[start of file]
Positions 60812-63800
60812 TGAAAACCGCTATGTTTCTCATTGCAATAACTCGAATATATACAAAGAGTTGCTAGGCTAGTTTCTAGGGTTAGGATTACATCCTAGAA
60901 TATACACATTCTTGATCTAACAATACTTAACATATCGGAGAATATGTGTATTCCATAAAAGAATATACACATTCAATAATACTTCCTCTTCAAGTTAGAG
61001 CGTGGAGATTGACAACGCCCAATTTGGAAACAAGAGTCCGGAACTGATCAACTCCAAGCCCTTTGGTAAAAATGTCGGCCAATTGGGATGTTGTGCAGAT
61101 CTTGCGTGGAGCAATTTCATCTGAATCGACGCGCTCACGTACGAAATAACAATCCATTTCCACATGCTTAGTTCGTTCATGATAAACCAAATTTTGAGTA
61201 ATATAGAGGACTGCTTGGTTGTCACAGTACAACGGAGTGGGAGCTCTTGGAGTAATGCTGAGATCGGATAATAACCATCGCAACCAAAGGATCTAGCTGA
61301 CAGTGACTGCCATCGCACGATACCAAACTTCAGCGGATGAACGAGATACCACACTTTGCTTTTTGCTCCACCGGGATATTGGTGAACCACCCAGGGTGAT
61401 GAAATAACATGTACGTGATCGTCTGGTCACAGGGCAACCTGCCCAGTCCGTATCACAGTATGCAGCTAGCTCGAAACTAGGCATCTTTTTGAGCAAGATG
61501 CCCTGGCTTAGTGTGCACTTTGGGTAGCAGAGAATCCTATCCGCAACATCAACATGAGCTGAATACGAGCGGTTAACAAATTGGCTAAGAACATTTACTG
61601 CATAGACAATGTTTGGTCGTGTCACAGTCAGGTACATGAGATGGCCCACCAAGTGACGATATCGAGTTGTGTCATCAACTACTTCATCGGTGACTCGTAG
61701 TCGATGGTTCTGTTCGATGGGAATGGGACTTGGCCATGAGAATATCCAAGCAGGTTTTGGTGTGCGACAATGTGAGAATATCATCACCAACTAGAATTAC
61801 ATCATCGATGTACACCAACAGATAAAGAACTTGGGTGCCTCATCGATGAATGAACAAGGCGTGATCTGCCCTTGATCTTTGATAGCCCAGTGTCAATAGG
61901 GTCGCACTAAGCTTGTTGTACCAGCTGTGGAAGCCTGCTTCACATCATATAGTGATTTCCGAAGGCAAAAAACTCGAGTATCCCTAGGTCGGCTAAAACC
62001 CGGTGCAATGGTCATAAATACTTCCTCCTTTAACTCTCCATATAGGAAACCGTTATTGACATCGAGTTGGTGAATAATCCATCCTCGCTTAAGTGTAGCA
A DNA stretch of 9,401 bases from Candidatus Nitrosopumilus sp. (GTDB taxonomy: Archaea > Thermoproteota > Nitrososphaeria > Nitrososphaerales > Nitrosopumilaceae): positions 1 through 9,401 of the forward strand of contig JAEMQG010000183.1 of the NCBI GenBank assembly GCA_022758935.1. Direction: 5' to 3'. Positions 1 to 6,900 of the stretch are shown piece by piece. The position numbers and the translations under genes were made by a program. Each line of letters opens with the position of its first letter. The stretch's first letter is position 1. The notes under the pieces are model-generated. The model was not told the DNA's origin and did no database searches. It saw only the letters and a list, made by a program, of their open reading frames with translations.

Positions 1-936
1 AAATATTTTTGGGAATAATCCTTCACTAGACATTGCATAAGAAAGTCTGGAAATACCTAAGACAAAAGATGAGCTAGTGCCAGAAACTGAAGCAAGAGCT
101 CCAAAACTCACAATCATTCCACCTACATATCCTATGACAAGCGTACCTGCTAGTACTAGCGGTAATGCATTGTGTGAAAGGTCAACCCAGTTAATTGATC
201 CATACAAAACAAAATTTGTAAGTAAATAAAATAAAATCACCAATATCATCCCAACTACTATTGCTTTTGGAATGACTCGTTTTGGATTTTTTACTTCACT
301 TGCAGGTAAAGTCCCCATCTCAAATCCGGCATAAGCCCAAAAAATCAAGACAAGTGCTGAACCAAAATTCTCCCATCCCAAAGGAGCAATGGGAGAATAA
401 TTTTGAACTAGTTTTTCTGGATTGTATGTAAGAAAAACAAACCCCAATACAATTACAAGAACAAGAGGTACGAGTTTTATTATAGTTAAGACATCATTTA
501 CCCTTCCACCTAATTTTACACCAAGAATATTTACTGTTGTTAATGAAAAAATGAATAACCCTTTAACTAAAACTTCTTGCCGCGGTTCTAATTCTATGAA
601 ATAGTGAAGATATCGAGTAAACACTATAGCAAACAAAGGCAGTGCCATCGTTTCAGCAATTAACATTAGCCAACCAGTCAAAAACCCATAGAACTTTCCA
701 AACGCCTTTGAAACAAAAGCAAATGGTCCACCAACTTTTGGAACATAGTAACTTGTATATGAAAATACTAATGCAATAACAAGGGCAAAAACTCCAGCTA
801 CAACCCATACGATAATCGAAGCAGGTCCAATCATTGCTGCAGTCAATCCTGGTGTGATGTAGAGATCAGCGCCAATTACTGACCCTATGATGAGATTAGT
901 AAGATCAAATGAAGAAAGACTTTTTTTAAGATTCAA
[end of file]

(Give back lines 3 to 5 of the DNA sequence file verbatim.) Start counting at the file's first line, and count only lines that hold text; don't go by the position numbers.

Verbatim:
60901 TATACACATTCTTGATCTAACAATACTTAACATATCGGAGAATATGTGTATTCCATAAAAGAATATACACATTCAATAATACTTCCTCTTCAAGTTAGAG
61001 CGTGGAGATTGACAACGCCCAATTTGGAAACAAGAGTCCGGAACTGATCAACTCCAAGCCCTTTGGTAAAAATGTCGGCCAATTGGGATGTTGTGCAGAT
61101 CTTGCGTGGAGCAATTTCATCTGAATCGACGCGCTCACGTACGAAATAACAATCCATTTCCACATGCTTAGTTCGTTCATGATAAACCAAATTTTGAGTA